Anton Piller orders are granted without notice to the proposed Respondent, since to do so otherwise would be to give them warning and allow them to destroy the evidence in question. This means that Respondents usually have no idea what is coming until the order is actually served upon them and executed.
When a party is served with an Anton Piller order it must comply with it or face contempt of court charges. However, Courts are also very strict in terms of how such orders are executed. An order that is improperly executed may leave the Applicant liable for damages or a declaration that the order was improperly granted or executed.
If, as an employer, you suspect that a departing employee has taken confidential and/or proprietary information, you may wish to consider applying for such an order. If you do so, it will be important for you to be able to identify, with as much particularity as possible, where your former employee and/or his current employer likely has the documents. Moreover, it will be crucial for you to seek legal advice as soon as possible in order to prepare for a quick turnaround.
Responding to an Anton Piller Order
If you find yourself in the position of being served with an Anton Piller order, the following steps are in order:
- Contact your own solicitors immediately.
- Ensure that there is an Officer of the Court appointed to oversee the order and that this Officer of the Court is not representing the Applicant’s interests. It should be an independent solicitor or similar.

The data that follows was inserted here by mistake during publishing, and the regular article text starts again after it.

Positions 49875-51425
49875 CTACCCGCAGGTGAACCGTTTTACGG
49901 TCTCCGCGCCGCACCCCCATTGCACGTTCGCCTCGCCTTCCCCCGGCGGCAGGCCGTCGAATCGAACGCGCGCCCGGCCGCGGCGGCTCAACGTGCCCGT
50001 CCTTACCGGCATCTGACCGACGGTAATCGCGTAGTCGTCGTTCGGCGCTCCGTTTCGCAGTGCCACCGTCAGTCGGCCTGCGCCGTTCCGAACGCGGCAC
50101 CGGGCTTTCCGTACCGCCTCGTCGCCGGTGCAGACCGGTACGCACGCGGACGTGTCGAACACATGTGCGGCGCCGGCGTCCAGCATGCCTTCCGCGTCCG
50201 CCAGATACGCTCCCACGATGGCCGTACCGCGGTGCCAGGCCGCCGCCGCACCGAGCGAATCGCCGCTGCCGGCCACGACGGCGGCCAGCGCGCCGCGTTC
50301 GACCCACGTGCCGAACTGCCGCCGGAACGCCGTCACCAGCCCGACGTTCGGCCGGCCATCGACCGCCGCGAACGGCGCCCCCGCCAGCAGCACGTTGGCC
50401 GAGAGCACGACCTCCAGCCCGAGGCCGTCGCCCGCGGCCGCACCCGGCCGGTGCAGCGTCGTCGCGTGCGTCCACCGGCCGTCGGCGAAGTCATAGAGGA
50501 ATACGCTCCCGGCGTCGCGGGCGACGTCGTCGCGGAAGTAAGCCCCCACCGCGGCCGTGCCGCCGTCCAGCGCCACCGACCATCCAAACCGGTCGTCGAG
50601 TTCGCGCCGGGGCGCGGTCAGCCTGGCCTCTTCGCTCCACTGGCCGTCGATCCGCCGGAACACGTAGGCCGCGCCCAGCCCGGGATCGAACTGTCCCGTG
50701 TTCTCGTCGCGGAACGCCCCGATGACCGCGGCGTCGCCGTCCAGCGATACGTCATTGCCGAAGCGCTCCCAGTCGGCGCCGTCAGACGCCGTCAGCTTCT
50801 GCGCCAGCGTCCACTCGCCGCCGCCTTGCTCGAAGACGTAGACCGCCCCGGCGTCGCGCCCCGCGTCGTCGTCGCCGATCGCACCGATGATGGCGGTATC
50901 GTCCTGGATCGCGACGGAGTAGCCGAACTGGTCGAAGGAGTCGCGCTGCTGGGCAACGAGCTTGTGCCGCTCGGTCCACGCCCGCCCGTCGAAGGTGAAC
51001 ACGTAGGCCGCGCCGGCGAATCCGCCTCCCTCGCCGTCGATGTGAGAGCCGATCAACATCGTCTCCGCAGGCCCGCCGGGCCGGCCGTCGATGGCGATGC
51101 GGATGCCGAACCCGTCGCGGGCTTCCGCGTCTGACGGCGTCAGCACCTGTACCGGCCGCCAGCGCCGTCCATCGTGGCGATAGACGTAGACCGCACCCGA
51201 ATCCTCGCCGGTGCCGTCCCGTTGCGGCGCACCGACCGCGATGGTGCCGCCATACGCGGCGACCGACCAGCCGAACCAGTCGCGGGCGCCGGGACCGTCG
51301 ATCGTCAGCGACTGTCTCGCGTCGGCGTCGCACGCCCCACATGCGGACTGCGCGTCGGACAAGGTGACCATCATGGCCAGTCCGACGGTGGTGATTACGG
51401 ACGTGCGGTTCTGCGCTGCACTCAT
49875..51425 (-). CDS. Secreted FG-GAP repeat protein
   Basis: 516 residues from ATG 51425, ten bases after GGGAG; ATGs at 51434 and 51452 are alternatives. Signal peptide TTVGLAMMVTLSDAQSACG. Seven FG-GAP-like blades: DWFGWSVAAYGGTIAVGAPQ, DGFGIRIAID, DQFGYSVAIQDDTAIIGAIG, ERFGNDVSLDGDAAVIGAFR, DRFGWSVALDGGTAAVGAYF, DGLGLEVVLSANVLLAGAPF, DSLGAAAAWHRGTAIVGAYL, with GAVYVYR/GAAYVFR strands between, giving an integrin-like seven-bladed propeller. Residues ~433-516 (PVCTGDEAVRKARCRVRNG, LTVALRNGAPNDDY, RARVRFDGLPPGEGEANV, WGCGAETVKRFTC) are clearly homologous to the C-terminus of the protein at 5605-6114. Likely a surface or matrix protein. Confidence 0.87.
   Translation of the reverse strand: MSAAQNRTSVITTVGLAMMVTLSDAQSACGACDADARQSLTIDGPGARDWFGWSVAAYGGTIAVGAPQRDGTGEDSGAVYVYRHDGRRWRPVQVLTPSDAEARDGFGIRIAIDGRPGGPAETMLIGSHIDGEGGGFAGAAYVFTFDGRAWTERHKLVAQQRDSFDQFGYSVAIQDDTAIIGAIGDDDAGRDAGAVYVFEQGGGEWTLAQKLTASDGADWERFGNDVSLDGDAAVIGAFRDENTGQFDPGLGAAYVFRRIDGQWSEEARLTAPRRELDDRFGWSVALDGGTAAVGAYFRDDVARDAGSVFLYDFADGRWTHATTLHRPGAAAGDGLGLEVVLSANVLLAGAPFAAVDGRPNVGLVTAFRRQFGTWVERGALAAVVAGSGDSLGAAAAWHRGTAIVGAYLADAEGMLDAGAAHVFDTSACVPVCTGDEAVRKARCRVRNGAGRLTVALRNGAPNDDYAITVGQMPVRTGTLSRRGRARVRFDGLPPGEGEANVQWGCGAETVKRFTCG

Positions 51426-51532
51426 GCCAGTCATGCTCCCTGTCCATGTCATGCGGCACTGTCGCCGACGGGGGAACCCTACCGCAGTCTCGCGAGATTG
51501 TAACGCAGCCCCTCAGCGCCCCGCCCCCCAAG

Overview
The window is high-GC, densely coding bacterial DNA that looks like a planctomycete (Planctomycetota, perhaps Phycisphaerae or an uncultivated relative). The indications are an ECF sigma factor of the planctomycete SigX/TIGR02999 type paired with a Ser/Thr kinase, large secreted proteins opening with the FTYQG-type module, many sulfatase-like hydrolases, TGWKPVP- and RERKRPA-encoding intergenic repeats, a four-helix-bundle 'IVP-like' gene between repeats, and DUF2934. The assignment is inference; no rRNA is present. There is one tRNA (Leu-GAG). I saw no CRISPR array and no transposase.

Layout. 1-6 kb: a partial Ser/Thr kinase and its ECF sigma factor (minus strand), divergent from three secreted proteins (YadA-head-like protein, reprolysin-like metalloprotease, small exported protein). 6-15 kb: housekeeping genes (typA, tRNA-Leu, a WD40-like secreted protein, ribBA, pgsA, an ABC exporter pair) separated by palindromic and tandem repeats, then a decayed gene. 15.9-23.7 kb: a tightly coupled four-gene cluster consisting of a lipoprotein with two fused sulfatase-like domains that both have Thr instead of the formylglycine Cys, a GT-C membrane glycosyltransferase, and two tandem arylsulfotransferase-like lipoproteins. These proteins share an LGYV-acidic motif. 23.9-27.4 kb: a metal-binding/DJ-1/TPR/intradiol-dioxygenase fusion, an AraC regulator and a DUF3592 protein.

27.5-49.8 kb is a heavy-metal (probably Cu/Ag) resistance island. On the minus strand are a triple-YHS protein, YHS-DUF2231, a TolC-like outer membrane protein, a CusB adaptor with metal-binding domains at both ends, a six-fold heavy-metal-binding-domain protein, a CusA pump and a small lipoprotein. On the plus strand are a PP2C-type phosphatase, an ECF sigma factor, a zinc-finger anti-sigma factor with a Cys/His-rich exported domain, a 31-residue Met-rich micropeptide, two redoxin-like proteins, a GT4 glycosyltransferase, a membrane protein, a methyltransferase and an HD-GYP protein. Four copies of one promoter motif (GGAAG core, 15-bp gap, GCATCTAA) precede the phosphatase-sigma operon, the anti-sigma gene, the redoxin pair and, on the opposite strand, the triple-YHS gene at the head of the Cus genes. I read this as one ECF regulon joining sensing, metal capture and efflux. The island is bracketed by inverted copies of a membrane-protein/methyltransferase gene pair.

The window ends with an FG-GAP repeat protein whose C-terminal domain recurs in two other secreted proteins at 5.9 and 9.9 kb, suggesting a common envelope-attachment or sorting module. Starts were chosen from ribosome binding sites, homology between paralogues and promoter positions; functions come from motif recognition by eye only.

- Examine the order closely to determine the limits that have been placed upon the Applicant’s ability to search, remove and/or copy materials. Often such orders will be limited in scope to certain areas of the premises or to certain documents/records. The Applicant is not usually given carte blanche to remove or copy all documents/records on the premises.
- Similarly, the Applicant may not be entitled to enter into certain areas of the premises or may be entitled only to copy, not remove, certain documentation/records.
- There should be a date for a rehearing of the matter so that the party being searched may present arguments to the Court regarding the manner in which the order was granted and the search conducted. The order should contain a provision for that eventuality.
- The order should also be accompanied by a Statement of Claim.
- Finally, the supervising solicitor should provide a clear explanation of the obligations and limitations of the order.
In conclusion, an Anton Piller order, while rare, is something that any employer could find itself facing one day. In a time when many employers possess substantial volumes of documentation and electronic records, it is important to be aware of the possibility of an Anton Piller order as well as the obligations and rights that flow from such an order.
Inquiries may be directed to:
New Brunswick – Trisha Gallant at 506.462.4764
Newfoundland & Labrador – Chris Peddigrew at 709.570.5338
Nova Scotia – Tom Groves at 902.491.4104
Prince Edward Island – Alanna Taylor at 902.629.3921
This Cox & Palmer publication is intended to provide information of a general nature only and not legal advice.